these times when so many of the mystical practices have become disengaged
from their cultural contexts, people are entering into the study of
Kabbalah without grounding themselves in the full scope of Jewish
law and learning.”
And to Ms. Elliot’s words I would add that we have only to read the works of scholars such as Elie Wiesel to learn of young boys driven mad by entering these esoteric worlds without being fully prepared.
are those who believe Kabbalistic interpretation is what fostered
many of Nostradamus’ predictions.This is something we may delve at
a later date.
dedication at Intuitive-Connections Network is to being on
the cutting edge with intuition and all that pertains to it, and we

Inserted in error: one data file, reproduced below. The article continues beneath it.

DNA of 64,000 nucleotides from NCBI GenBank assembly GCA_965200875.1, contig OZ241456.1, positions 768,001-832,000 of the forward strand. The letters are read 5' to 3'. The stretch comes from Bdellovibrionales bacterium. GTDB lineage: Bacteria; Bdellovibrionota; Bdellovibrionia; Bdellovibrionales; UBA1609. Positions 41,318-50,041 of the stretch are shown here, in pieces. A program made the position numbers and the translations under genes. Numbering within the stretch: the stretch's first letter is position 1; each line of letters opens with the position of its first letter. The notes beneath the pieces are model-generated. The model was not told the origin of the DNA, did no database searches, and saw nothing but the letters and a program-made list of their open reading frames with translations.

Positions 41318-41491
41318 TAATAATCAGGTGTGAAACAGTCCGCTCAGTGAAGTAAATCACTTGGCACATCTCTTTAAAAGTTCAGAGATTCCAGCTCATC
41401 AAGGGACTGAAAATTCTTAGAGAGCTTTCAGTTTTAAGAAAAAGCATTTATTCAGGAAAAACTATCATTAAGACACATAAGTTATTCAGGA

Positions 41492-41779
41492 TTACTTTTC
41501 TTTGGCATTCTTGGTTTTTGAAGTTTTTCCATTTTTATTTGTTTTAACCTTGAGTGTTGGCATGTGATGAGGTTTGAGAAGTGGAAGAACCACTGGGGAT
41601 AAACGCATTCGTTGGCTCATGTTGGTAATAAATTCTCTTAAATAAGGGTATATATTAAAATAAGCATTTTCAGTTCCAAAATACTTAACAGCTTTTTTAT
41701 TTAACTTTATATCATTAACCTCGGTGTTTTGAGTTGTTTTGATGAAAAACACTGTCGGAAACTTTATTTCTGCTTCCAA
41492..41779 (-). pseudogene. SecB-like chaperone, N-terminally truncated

are committed to providing a firm foundation of reliable information
from which to build.
leads me to Diane Elliot, someone I believe you should know. She’s
an accomplished dancer, somatic therapist and rabbinic student. Like
a lot of the information I now wish to include, her knowledge and
abilities are so vast that I shy away from reducing them into my words.
the following article, Diane refers to “stories that live in our cells.”
She uses concepts such as “collective nervous system.” Her work connects
us with the sacred in ourselves and in others. She reminds us of the
oneness behind all things.
if we didn’t split off from ourselves, let alone our cells, what truths
they might share with us, how deeply connected, empowered and easily
intuitive we might feel. When we stop rejecting ourselves we create
the space for our intuition to speak, to breathe. We become one being.
attempt to open the body as ground and instrument for Jewish practice,
as holy expression of soul, invariably smacks up against this reality:
for a long time, it simply wasn’t easy or safe or pleasant to inhabit
a Jewish body.
a dancer and a somatic* therapist, helping people experience and live